VIA's Em-ITX form factor: Less means more

VIA introduces a new ultracompact board form factor, the Em-ITX, that sports dual I/O coastlines and enables sub-2cm high embedded systems.

In making embedded devices, one of the biggest challenges has always been reducing the physical size of the device without compromising the functionality. And the main component that decides the size of a computer is the motherboard.

In this regard, VIA Technologies has some good news. The company announced Tuesday its latest board form factor for embedded systems, the Em-ITX. The new board boasts dual Input/Output coastlines while still establishing an off-the-shelf standard for ultraslim embedded devices.

The Em-ITX board's layout VIA

Measuring merely 4.7 inches by 6.7 inches, the Em-ITX form factor is 30 percent more compact than the existing Mini-ITX standard, yet offers 200 percent more I/O real estate.

The Em-ITX form factor's unique design with dual I/O coastlines and an Em-IO expansion helps bring flexibility and scalability. On top of that, it also supports the 64-bit VIA Nano processor, the same CPU used in Samsung's new NC20 netbook.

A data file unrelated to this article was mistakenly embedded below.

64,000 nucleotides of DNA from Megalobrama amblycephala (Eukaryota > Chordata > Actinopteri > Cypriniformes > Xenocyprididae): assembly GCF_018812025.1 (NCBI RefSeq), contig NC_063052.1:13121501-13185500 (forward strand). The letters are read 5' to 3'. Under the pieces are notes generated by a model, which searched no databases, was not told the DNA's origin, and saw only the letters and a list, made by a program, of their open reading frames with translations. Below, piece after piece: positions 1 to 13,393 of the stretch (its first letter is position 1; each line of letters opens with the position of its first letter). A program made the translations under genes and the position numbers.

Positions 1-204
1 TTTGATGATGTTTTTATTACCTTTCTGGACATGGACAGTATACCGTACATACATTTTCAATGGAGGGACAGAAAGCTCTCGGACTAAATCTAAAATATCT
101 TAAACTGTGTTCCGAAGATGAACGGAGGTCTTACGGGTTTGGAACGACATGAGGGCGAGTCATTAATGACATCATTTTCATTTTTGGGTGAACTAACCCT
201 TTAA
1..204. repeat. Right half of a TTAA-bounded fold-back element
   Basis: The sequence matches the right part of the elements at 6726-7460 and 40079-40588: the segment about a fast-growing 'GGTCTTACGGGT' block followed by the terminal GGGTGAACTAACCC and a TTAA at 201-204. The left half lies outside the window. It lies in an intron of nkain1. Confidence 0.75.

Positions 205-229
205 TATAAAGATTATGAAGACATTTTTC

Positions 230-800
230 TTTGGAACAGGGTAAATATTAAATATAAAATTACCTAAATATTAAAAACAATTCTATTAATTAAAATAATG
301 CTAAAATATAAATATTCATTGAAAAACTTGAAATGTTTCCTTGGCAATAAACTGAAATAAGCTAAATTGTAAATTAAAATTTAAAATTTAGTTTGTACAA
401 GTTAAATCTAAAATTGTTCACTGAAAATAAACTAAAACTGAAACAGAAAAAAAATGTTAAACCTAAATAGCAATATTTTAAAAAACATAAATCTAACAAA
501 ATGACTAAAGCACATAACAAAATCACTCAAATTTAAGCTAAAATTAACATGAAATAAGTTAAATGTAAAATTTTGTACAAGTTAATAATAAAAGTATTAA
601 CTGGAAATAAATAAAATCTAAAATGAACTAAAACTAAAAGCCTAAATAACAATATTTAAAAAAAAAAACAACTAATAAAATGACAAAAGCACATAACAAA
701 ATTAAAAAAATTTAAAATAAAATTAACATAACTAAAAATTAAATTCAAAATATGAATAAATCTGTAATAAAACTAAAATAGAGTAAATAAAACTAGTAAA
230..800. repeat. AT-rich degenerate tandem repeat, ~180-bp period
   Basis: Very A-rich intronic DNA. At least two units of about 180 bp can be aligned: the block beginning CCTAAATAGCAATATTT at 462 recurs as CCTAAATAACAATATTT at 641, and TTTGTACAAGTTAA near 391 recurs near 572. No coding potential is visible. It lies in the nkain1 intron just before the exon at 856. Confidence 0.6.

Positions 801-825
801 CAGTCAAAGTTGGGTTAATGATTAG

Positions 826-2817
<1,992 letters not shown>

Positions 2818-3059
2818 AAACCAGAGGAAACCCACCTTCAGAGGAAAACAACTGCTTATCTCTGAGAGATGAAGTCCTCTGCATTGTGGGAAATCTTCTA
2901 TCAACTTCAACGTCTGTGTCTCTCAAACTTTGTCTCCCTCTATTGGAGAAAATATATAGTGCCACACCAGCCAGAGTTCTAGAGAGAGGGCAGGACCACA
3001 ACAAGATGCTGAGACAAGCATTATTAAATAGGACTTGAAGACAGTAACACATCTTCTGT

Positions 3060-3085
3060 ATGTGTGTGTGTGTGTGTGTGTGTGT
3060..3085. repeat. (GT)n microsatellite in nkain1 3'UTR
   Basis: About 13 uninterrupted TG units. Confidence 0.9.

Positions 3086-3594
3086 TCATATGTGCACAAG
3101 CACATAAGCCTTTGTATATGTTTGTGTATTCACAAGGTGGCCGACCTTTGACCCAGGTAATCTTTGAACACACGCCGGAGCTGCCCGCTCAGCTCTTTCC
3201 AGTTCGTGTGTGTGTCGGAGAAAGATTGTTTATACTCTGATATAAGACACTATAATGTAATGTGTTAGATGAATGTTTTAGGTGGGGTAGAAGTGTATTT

While you will unlikely find computers that use this new ultracompact form factor, the Em-ITX board is the ideal base for industrial automation, digital signage, kiosk and other applications.

The Em-ITX board includes a variety of connectors including COM (RS-232/422/485), RJ45, DVI, VGA, LVDS, USB 2.0, and DC power. Its modular expansion through Em-IO Bus also integrates the majority of popular bus signal technologies, including USB 2.0, GPIO, LPC, PCIe, IDE, IEEE 1394, S-ATA, PCI, DVI, HDMI, Gigabit Ethernet and Card Bus.

General consumers might never have the need to get an Em-ITX board by itself, unless you want to build a highly customized device. However, according to VIA, products based on the Em-ITX form factor will be available early next month.

About the author

CNET editor Dong Ngo has been involved with technology since 2000, starting with testing gadgets and writing code for CNET Labs' benchmarks. He now manages CNET San Francisco Labs, reviews 3D printers, networking/storage devices, and also writes about other topics from online security to new gadgets and how technology impacts the life of people around the world.

 

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